Newham has the unfortunate honour of leading other boroughs in the number of people in temporary accommodation, child poverty rates and homeless referrals. We wanted to do something to make sure that a spell in temporary accommodation does not cause permanent damage to children who experience it.


Rising child homelessness

As of March 2020 there were 129,380 children living in temporary accommodation in England. Overall the number of households in temporary accommodation soared 9.4% last year to 93,000.

While we focus on giving our mums and minis what they need to get through the day — today — we also know that their situation cannot improve without adequate housing. So we also help our mothers work towards a time when the scourge of homelessness and insecure housing will be right at the top of the political agenda. We work with FEANTSA, Shelter and Homeless Link to tell our mums’ stories and advocate for their housing rights.


Newham suffers more than elsewhere

A Shelter report in December 2019 showed that 1 in 12 Newham children are homeless, and figures from 2020 Trust For London show that 50% of children live below the poverty line.

This does not include the large number of people housed by other boroughs into Newham. It is estimated that 4,994 children live in temporary accommodation across Newham.

Our CEO, Jane Williams, is a Newham changemaker for temporary accommodation, working to ensure that we reduce the number of children suffering in temporary accommodation in the borough.



Under-fives are particularly vulnerable

It is difficult to assess the number of under-fives in temporary accommodation in Newham because many of these childrens’ parents have not engaged with council services. Reasons for this include: hoping that their placement will be temporary; being unable to find appropriate services; or because families are fearful of engaging with the authorities on the grounds that their parenting may be questioned. The transitory life of these families means that the picture is constantly shifting. It is difficult to get figures on the families housed into Newham from other boroughs. This makes them even more vulnerable – and in danger of slipping through the net.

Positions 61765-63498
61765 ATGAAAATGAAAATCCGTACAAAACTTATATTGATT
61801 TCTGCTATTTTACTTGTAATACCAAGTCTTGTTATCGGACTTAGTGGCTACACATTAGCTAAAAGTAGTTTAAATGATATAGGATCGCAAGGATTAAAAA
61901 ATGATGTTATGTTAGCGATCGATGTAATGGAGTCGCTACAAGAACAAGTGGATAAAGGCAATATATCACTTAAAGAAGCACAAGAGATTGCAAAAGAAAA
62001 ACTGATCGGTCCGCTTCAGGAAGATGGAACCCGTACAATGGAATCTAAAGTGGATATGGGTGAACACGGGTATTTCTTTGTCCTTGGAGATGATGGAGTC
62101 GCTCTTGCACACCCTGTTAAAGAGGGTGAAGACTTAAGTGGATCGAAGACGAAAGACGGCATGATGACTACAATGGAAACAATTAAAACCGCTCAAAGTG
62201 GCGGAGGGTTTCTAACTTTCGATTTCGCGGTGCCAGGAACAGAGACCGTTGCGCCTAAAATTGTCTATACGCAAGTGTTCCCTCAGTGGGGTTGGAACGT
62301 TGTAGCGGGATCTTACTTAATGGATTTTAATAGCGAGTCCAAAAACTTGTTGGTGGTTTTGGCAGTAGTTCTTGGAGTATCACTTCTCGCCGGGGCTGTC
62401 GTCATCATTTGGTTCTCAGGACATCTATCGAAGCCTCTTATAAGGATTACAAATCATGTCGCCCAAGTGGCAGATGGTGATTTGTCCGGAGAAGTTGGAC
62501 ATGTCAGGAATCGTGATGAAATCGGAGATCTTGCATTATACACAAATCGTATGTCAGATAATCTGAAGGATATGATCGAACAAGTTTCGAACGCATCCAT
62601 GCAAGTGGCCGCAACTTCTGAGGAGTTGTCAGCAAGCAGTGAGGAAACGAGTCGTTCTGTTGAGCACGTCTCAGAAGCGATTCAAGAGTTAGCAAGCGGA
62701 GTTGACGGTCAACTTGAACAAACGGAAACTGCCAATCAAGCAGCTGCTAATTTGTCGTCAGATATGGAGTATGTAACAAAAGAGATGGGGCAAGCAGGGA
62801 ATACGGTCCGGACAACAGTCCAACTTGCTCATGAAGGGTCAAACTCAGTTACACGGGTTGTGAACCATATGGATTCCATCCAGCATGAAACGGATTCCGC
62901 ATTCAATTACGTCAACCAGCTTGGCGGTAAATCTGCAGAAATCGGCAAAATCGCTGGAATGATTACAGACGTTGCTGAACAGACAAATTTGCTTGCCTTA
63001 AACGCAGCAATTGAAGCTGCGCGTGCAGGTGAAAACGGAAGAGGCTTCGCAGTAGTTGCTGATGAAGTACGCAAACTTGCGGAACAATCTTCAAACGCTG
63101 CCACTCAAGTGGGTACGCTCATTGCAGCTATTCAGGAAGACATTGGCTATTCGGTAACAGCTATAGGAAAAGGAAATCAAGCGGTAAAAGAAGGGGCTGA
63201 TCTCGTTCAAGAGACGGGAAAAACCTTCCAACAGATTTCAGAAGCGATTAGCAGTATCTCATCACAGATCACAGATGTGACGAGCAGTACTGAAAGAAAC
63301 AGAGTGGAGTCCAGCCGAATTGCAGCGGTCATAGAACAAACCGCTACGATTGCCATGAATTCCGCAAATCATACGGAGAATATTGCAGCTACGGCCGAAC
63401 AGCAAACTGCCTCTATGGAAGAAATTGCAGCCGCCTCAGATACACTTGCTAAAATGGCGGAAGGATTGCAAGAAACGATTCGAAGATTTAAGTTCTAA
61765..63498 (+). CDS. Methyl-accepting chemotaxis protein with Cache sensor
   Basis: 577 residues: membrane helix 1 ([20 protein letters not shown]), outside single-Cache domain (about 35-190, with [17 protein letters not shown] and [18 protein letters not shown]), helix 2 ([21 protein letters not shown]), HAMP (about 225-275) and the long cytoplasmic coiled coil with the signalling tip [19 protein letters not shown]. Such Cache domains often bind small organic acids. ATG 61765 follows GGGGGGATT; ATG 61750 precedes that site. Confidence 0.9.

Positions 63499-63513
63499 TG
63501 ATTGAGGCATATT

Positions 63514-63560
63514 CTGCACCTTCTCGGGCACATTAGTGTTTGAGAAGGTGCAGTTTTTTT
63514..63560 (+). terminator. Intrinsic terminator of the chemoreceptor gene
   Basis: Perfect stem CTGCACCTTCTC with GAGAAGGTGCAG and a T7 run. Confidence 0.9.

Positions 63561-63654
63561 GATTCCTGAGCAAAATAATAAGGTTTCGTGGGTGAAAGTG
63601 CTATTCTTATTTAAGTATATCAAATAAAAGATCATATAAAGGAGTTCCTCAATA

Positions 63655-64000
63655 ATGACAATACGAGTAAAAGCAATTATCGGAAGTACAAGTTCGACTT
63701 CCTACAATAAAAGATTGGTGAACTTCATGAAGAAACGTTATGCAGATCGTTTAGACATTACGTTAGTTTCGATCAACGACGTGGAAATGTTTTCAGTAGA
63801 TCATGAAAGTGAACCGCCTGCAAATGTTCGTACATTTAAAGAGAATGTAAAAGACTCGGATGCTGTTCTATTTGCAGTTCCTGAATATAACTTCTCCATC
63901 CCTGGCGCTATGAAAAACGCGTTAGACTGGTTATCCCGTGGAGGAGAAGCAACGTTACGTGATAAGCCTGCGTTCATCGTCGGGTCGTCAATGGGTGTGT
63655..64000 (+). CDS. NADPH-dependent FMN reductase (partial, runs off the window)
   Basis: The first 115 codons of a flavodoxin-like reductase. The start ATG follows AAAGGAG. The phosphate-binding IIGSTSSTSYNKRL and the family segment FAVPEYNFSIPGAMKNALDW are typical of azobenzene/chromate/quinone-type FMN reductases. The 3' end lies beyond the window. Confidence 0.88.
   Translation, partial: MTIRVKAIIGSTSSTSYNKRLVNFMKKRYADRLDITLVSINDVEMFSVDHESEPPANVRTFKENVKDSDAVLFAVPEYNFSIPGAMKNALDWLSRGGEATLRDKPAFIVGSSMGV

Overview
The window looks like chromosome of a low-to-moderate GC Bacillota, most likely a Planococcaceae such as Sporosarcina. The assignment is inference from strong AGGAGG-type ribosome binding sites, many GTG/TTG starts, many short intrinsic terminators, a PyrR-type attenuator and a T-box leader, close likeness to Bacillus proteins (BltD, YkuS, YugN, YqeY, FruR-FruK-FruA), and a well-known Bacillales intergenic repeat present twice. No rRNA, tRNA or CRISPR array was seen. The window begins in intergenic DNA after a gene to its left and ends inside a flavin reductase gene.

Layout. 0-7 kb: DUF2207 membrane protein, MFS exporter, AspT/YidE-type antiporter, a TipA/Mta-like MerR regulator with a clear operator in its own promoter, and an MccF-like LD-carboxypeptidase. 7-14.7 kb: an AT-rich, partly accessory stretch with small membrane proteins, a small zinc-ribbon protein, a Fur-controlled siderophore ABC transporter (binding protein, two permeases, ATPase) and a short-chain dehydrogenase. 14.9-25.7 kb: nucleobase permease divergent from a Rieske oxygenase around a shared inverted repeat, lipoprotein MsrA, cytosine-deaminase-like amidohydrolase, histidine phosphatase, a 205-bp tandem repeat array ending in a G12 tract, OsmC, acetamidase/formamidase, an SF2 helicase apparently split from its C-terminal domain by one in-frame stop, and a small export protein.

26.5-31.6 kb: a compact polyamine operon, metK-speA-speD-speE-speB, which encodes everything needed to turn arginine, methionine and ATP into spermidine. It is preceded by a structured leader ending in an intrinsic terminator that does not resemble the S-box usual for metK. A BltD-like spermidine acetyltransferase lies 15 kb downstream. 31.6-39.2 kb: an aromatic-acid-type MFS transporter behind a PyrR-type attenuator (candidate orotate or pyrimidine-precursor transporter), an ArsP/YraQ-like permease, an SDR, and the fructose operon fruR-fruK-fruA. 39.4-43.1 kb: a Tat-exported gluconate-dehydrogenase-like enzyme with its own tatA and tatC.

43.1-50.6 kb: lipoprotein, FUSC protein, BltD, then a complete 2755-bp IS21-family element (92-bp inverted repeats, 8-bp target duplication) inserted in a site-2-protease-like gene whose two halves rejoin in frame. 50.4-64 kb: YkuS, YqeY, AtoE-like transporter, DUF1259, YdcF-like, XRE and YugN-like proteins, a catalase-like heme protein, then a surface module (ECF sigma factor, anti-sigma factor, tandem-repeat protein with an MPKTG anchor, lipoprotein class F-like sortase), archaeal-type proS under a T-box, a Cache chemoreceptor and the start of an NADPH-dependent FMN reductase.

Alongside practical support and play, we work alongside childrens’ centres, health visitors, safeguarding midwives and mental health services to ensure that our children are plugged in to the local authority and health services to which they are entitled.

The hostile environment keeps children destitute

80% of our mums are caught up in the hostile environment.

Some 40% are seeking to regularise their immigration status. Insecure immigration status can occur when women are brought here as domestic slaves and leave slavery; when women come here on a spousal visa and then flee an abusive husband and lose their immigration status in the process; when women come here as children and their parents do not regularise their immigration status, or when their lives change when they are here as students – meaning they are unable to return home. These women and their children are not entitled to housing or benefits even if they have the right to live here. This condition is called No Recourse to Public Funds. Their only option is to approach social services as destitute and be supported under Section 17 of the Children’s Act. We work with the wonderful London Black Women’s Project, and Project 17 to fight for the rights of these women.

An additional 40% of our mums are seeking asylum from political, state or family violence in their home country, or are seeking asylum after having been trafficked to the UK. These women and their children are placed by the Home Office in accommodation in Newham while they await the legal process (up to 2 years). During this time they are not allowed to work or open a bank account, and they live under the enforced destitution of £37.50 per person per week. We work with Praxis, Ramfel, and Duncan Lewis solicitors to fight for the rights of these women.


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